Save and refresh your web browser and you’ll get an error like this:

Showing C:/laragon/www/blogger/app/views/comments/_form.html.erb where line #2 raised:

undefined method `article_comments_path' for #<#<Class:0x0000000e990828>:0x0000000e7c68d0>

The form_for helper is trying to build the form so that it submits to article_comments_path. That’s a helper which we expect to be created by the router, but we haven’t told the router anything about Comments yet. Open config/routes.rb and update your article to specify comments as a sub-resource.

resources :articles do
resources :comments

Then refresh your browser and your form should show up. Try filling out the comments form and click SUBMIT – you’ll get an error about uninitialized constant CommentsController.

Did you figure out why we aren’t using If you want, edit the show action and replace @comment = with @comment = Refresh the browser. What do you see?

For me, there is an extra empty comment at the end of the list of comments. That is due to the fact that has added the new Comment to the in-memory collection for the Article. Don’t forget to change this back.

Creating a Comments Controller

Just like we needed an articles_controller.rb to manipulate our Article objects, we’ll need a comments_controller.rb.

Switch over to your terminal to generate it:

rails generate controller comments

Writing CommentsController.create

The comment form is attempting to create a new Comment object which triggers the create action. How do we write a create?

You can cheat by looking at the create method in your articles_controller.rb. For your comments_controller.rb, the instructions should be the same just replace Article with Comment.

There is one tricky bit, though! We need to assign the article id to our comment like this:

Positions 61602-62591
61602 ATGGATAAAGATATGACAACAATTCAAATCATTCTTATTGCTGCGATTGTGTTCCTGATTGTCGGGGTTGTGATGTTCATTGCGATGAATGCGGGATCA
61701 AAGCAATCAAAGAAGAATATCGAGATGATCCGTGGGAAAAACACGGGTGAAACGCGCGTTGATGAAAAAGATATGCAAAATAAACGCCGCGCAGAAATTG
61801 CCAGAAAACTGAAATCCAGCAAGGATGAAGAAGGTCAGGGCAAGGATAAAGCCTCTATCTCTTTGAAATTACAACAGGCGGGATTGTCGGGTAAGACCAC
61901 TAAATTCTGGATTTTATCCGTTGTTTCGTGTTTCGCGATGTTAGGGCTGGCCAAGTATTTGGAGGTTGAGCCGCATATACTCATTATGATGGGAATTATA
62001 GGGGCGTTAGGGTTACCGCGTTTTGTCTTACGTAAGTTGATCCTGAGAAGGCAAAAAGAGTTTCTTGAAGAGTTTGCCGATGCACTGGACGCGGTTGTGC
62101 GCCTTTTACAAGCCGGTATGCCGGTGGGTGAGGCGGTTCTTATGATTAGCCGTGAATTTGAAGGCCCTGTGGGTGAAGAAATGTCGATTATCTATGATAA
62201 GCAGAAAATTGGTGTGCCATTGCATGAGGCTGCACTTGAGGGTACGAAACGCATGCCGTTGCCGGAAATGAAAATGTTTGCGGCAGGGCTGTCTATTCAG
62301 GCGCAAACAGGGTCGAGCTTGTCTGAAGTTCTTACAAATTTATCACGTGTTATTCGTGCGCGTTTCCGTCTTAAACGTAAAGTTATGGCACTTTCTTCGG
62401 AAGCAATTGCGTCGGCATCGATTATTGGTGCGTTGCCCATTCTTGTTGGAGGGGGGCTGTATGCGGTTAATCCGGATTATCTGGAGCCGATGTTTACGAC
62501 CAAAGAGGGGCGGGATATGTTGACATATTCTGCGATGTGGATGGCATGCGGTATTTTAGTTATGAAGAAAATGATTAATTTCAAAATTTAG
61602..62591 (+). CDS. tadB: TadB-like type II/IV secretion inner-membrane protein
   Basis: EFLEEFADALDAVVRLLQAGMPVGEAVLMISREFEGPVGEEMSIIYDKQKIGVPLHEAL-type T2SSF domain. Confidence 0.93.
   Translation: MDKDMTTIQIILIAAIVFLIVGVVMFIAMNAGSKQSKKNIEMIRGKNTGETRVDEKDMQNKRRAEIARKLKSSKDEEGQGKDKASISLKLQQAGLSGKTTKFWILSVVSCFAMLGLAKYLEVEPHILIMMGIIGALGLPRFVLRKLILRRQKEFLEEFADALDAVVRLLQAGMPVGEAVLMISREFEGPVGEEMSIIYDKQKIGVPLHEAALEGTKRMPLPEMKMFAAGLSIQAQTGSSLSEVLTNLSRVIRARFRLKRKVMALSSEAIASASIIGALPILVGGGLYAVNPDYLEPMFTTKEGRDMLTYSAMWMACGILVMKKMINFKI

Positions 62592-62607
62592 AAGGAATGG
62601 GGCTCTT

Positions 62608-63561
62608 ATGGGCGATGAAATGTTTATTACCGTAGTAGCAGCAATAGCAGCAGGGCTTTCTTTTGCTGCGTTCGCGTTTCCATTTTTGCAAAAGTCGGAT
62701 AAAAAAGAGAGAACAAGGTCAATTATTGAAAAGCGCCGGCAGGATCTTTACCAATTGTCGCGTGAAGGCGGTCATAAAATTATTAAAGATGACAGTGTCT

def create
@comment =
@comment.article_id = params[:article_id]

redirect_to article_path(@comment.article)

def comment_params
params.require(:comment).permit(:author_name, :body)

After Creation

As a user, imagine you write a witty comment, click save, then what would you expect? Probably to see the article page, maybe automatically scrolling down to your comment.

At the end of our create action in CommentsController, how do we handle the redirect? Instead of showing them the single comment, let’s go back to the article page:

redirect_to article_path(@comment.article)

Recall that article_path needs to know which article we want to see. We might not have an @article object in this controller action, but we can find the Article associated with this Comment by calling @comment.article.

Test out your form to create another comment now – and it should work!

Cleaning Up

We’ve got some decent comment functionality, but there are a few things we should add and tweak.

Comments Count

Let’s make it so where the view template has the “Comments” header it displays how many comments there are, like “Comments (3)”. Open up your article’s show.html.erb and change the comments header so it looks like this:

<h3>Comments (<%= @article.comments.size %>)</h3>

Form Labels

The comments form looks a little silly with “Author Name”. It should probably say “Your Name”, right? To change the text that the label helper prints out, you pass in the desired text as a second parameter, like this:

<%= f.label :author_name, "Your Name"  %>

Change your comments/_form.html.erb so it has labels “Your Name” and “Your Comment”.

Add a Timestamp to the Comment Display

We should add something about when the comment was posted. Rails has a really neat helper named distance_of_time_in_words which takes two dates and creates a text description of their difference like “32 minutes later”, “3 months later”, and so on.

You can use it in your _comment.html.erb partial like this:

<% if comment.created_at != nil  %>  
<p>Posted <%= distance_of_time_in_words(comment.article.created_at, comment.created_at) %> later</p>
<% end %>

With that, you’re done!

Time to Save to GitHub Again!

Now that the comments feature has been added push it up to GitHub:

git add .
git commit -m "finish blog comments feature"
git push